Evangelical Photographers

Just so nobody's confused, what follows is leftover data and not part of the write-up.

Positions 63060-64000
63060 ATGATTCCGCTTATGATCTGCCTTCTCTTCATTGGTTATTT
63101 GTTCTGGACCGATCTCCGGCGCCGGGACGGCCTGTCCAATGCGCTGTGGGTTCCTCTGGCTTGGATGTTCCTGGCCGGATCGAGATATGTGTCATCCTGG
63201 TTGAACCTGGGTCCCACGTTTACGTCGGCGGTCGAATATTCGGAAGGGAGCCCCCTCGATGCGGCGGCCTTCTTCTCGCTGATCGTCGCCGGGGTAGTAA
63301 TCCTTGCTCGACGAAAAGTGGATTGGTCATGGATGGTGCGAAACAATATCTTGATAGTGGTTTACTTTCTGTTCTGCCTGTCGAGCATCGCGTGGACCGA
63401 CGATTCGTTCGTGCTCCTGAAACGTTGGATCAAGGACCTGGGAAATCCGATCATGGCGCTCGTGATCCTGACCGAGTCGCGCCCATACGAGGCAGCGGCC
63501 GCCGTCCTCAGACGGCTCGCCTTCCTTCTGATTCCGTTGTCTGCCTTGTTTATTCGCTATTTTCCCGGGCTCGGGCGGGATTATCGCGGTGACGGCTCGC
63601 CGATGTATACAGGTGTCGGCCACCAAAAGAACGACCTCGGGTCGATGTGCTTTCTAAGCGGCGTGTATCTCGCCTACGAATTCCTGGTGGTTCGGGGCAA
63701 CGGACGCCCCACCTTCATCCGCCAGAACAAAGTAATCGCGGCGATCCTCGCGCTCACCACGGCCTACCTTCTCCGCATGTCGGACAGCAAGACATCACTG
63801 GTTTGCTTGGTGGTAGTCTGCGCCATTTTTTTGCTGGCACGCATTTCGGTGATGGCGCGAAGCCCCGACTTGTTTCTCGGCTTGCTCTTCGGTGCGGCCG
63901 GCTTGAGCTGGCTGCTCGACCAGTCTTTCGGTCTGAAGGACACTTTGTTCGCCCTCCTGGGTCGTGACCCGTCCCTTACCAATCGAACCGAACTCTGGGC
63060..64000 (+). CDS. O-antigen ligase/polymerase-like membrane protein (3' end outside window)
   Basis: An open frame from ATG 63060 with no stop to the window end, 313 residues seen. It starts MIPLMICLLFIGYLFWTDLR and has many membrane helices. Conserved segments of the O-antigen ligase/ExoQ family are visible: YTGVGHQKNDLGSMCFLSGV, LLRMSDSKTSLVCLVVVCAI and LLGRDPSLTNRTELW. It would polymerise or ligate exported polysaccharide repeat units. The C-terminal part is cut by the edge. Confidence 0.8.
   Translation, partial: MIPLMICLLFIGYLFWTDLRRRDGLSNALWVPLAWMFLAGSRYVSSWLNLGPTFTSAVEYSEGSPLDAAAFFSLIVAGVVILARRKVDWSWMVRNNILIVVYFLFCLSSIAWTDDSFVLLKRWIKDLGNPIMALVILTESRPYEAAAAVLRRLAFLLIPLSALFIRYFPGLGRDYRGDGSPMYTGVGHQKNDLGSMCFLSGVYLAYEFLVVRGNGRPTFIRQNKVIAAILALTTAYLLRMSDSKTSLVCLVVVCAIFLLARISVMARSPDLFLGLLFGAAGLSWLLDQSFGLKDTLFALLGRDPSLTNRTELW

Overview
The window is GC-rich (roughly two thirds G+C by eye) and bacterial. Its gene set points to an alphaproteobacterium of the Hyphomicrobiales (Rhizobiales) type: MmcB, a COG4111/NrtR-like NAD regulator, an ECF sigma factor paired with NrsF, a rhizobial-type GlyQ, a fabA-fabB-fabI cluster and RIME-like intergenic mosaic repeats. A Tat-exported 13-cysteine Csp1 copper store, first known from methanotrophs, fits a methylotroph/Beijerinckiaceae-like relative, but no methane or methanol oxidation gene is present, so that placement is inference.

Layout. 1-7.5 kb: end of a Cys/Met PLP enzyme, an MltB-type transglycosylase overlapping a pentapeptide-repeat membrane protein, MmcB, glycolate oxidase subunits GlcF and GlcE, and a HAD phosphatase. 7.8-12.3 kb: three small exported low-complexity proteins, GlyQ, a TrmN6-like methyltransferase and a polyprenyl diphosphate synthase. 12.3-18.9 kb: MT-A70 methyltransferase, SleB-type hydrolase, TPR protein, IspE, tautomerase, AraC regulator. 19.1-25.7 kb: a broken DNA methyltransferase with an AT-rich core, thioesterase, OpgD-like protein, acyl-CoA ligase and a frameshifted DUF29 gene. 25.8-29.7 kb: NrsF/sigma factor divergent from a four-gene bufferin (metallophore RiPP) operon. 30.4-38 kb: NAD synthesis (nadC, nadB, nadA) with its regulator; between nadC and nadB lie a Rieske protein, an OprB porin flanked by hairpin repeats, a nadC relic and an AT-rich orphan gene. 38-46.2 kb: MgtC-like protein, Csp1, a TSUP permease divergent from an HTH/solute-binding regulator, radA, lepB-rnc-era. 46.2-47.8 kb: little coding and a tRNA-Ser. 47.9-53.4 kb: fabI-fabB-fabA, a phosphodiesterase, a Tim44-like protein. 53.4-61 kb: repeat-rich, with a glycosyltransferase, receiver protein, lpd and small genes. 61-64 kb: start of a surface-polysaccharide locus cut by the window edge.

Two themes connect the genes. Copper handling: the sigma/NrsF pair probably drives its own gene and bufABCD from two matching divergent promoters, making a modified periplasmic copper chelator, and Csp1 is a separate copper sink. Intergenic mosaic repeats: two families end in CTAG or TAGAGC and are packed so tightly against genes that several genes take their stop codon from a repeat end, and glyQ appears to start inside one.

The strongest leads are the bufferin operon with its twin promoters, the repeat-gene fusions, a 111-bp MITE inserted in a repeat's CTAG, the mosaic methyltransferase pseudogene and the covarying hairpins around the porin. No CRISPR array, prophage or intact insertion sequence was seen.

In my role as Photography Lecturer, I get to take a large group of students (along with my colleagues) to Barcelona each year. We got back yesterday from our 2013 jaunt, tired but happy. The trip is intended to extend their knowledge and of understanding photography, art, design and culture whilst also providing some new life experiences. I can't speak for the students but I was having plenty of thoughts about life in the twenty first century and the change I've witnessed in the relatively short time I've been around. One of the strangest experiences was at la Sagrada Família which I imagine is one of the biggest tourist attractions in the world. The whole proposition is bizarre before you even visit: an avant garde architect designs a place of worship so elaborate and complex that it is still a building site 130 years after it was started, due to be completed around 2026. I think I avoided it the first few times I went to Barcelona as it seems so obscenely touristy, however it truly did take my breath away the first time I visited on last years trip. Actually the thing that intrigued me most was the reaction of the tourist to the space, and that's what these pictures are a response to. Photography has become a massive part of our culture, a language, a way to validate and share an experience. Just about everyone has a device with them at all times now that can record visual information. It was fascinating to watch people making pictures in this space, it seemed like a frenzied experience; gathering, recording, documenting, saving. I'm not sure how many people were looking, experiencing the beauty first hand, rather than through a viewfinder or digital screen. This isn't a criticism, just an observation of what we all do now everywhere, it is just more noticeable on such an intense scale. The act of photographing seems to have become more athletic, more physical. People were throwing really interesting shapes and taking up quite sculptural positions, sometimes unintentionally mimicking positions associated with acts of worship, appropriately given the location.
















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